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Monday, 27 August 2001
Page: 30236

Mrs DRAPER (2:13 PM) —My question is addressed to the Minister for Immigration and Multicultural Affairs and Minister for Reconciliation and Aboriginal and Torres Strait Islander Affairs. Would the minister outline Australia's response to the current influx of boat arrivals?

Mr RUDDOCK (Minister for Immigration and Multicultural Affairs and Minister for Reconciliation and Aboriginal and Torres Strait Islander Affairs) —I thank the honourable member for her question, and note her continuing interest in these matters. I will quietly outline the issues that we are dealing with and some of the reasons for the movement that we are seeing and, in the spirit of cooperation that has already been offered by the Leader of the Opposition, point to the measures that could have an impact on the nature of the arrivals that we are experiencing. I foreshadowed quite clearly that the continuing phenomena of unauthorised arrivals by boat was something that we would see for some time. There are large numbers of people who have moved into Indonesia in expectation that they will be smuggled into Australia, and in expectation that when they get here they will get certain outcomes. The fact is that the relative attractiveness of Australia over other countries where people can be safe and secure is very much affected by the nature of the decisions that are taken in relation to them. I would like to point out to my friend the honourable member for Bowman why that is the case.

I have already made known that there are quite significant differences in the outcome when decisions are taken by the United Nations High Commissioner for Refugees on asylum claims in Indonesia and the outcome that is achieved in Australia if they happen to get here. For Afghanis—and bear in mind they may or may not be Afghanis; we have evidence to suggest that a significant proportion may be Pakistanis or in fact have residency rights in Pakistan and other countries—84 per cent get their claims up here in Australia. Why the difference? There are two reasons for the difference. One is that in Australia over a period of time the law has been the subject of development by judicial decision making. I saw some comments by the honourable member for Bowman which said on a radio station in South Australia today:

... but I've got to say to you that 75% of every one that can find their way onto our shore on a boat are given refugee status—75%. So there's no question of appeals for them.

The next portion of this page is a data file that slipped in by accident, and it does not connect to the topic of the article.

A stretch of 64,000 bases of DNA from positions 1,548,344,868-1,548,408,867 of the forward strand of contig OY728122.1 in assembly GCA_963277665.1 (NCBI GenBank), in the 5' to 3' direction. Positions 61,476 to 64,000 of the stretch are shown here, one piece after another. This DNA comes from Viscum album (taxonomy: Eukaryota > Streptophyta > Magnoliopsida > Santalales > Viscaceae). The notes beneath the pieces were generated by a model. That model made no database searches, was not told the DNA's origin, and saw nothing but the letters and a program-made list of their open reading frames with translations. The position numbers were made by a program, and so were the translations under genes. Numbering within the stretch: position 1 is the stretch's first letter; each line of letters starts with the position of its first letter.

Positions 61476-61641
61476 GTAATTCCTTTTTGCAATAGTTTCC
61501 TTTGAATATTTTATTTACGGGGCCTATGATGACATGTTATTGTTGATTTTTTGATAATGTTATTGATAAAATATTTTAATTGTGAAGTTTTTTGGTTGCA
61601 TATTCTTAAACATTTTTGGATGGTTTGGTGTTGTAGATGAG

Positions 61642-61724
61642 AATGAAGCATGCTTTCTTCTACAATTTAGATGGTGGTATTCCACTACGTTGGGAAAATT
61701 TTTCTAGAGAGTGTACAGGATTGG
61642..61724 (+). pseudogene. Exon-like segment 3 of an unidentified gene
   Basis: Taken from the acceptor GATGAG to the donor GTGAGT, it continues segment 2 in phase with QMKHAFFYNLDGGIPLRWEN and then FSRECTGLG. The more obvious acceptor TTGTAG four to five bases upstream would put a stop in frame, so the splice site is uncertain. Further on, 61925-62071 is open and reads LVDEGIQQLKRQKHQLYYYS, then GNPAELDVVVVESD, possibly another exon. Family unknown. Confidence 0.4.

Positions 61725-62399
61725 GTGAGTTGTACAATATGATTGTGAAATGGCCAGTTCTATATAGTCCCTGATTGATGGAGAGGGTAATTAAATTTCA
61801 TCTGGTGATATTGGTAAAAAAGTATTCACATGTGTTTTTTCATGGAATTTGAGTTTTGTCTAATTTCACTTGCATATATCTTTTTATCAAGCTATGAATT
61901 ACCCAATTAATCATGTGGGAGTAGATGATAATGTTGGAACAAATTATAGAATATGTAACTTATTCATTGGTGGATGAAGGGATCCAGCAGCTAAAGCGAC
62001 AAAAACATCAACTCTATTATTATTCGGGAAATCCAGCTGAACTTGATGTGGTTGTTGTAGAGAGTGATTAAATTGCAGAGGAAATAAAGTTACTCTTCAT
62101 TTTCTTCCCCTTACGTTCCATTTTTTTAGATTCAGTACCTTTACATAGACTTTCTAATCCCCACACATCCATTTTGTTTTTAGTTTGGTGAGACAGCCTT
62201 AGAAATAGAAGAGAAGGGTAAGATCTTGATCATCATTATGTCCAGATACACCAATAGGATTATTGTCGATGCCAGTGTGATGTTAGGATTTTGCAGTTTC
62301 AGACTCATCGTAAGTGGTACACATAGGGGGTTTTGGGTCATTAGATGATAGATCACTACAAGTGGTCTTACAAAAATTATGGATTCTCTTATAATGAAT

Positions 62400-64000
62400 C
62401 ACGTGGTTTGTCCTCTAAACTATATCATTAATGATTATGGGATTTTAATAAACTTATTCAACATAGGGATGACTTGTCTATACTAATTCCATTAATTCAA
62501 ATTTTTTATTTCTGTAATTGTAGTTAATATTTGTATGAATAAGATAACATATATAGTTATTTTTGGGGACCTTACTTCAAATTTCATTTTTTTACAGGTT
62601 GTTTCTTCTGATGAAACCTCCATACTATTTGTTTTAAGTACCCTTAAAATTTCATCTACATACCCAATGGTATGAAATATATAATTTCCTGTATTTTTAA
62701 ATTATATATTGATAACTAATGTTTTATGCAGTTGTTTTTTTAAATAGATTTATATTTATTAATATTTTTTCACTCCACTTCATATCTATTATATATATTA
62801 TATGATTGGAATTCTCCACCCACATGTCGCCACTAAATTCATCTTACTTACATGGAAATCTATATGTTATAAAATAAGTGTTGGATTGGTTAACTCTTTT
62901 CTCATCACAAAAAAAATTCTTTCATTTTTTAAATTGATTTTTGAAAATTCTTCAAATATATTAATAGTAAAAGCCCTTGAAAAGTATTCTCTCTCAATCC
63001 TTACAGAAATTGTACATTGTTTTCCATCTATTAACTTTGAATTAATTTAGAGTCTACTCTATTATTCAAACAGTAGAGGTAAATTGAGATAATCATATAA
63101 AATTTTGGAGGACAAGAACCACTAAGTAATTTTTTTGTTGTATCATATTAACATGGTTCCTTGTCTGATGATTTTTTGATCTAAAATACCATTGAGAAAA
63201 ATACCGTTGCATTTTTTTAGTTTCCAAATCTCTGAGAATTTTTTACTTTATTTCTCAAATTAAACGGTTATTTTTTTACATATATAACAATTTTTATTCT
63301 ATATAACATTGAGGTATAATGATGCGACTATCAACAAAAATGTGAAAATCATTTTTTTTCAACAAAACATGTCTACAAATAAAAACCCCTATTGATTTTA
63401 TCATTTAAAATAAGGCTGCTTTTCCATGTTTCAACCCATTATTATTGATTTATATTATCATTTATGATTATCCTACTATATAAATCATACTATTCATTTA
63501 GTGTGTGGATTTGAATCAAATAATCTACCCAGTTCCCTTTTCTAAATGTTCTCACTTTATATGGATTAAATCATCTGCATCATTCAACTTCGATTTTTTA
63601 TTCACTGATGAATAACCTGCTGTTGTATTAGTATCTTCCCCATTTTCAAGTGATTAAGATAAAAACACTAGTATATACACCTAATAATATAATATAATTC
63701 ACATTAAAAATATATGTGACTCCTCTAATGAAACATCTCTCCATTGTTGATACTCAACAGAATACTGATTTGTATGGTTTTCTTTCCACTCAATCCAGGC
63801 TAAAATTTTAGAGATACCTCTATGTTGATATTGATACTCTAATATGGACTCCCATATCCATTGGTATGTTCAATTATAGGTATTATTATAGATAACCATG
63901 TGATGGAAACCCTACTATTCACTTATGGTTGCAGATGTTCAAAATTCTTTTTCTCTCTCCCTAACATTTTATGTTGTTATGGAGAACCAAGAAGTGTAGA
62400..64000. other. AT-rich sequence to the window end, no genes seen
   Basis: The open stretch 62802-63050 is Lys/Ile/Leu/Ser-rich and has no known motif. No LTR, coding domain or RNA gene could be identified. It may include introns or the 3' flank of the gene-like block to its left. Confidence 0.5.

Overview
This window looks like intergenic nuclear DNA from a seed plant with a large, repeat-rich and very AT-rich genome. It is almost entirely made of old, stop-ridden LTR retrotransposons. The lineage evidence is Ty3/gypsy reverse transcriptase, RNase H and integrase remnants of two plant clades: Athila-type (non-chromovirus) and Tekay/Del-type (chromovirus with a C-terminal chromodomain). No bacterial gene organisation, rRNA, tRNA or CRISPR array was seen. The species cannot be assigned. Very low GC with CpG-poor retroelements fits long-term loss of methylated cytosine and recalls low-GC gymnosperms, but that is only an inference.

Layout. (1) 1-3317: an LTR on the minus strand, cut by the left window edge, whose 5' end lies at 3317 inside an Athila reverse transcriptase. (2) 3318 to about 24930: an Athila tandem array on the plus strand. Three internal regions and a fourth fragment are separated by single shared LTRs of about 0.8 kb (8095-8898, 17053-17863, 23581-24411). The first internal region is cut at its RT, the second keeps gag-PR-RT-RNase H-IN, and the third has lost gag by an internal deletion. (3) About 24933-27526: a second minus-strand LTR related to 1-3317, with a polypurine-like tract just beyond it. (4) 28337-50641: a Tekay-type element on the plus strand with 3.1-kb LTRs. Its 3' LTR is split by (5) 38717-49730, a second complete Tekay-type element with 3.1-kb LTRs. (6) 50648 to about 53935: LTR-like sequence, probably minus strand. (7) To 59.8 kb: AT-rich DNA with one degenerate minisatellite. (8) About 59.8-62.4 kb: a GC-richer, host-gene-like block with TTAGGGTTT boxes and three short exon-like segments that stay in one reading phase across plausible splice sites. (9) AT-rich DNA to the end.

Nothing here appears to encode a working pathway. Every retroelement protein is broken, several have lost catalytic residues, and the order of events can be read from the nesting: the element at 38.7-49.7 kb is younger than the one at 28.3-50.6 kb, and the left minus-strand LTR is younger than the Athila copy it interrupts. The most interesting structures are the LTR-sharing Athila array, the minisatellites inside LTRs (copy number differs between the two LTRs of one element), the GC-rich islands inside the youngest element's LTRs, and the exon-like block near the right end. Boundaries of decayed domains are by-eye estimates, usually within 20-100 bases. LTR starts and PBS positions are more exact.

That is so. Their cases are dealt with by the tribunal that has to apply the law that has already been determined by the Australian courts and has constrained the way in which it can make its decisions. That is the nature of the jurisprudential model.

Mr Albanese —The law, is it?

Mr RUDDOCK —The law develops here in a way it does not develop elsewhere. There will be two pieces of legislation that will give the opportunity to the opposition to state their position in relation to these questions. The first one deals with the law— that is, the extent to which people are able to access our courts and get different outcomes to those outcomes that they would get if they were making their claims elsewhere and they were assessed by the United Nations High Commissioner for Refugees.

You can by way of a privative clause—and I have explained this to honourable members before—limit judicial review. It means decisions would be taken by tribunals that would apply the same convention that the United Nations High Commissioner for Refugees is applying. We would get different outcomes in that situation.

Mrs Crosio —How do you know that?

Mr RUDDOCK —Because you would be applying the law—

Mr SPEAKER —The minister need not respond to interjections.

Mr RUDDOCK —and they would be lawful decisions in accordance with the convention that the United Nations is dealing with. I will come to that, because there will be some further legislation introduced tomorrow to give some guidance to decision makers in this area—some guidance that will restore the refugee convention to the same convention that is applied internationally and which does produce different results.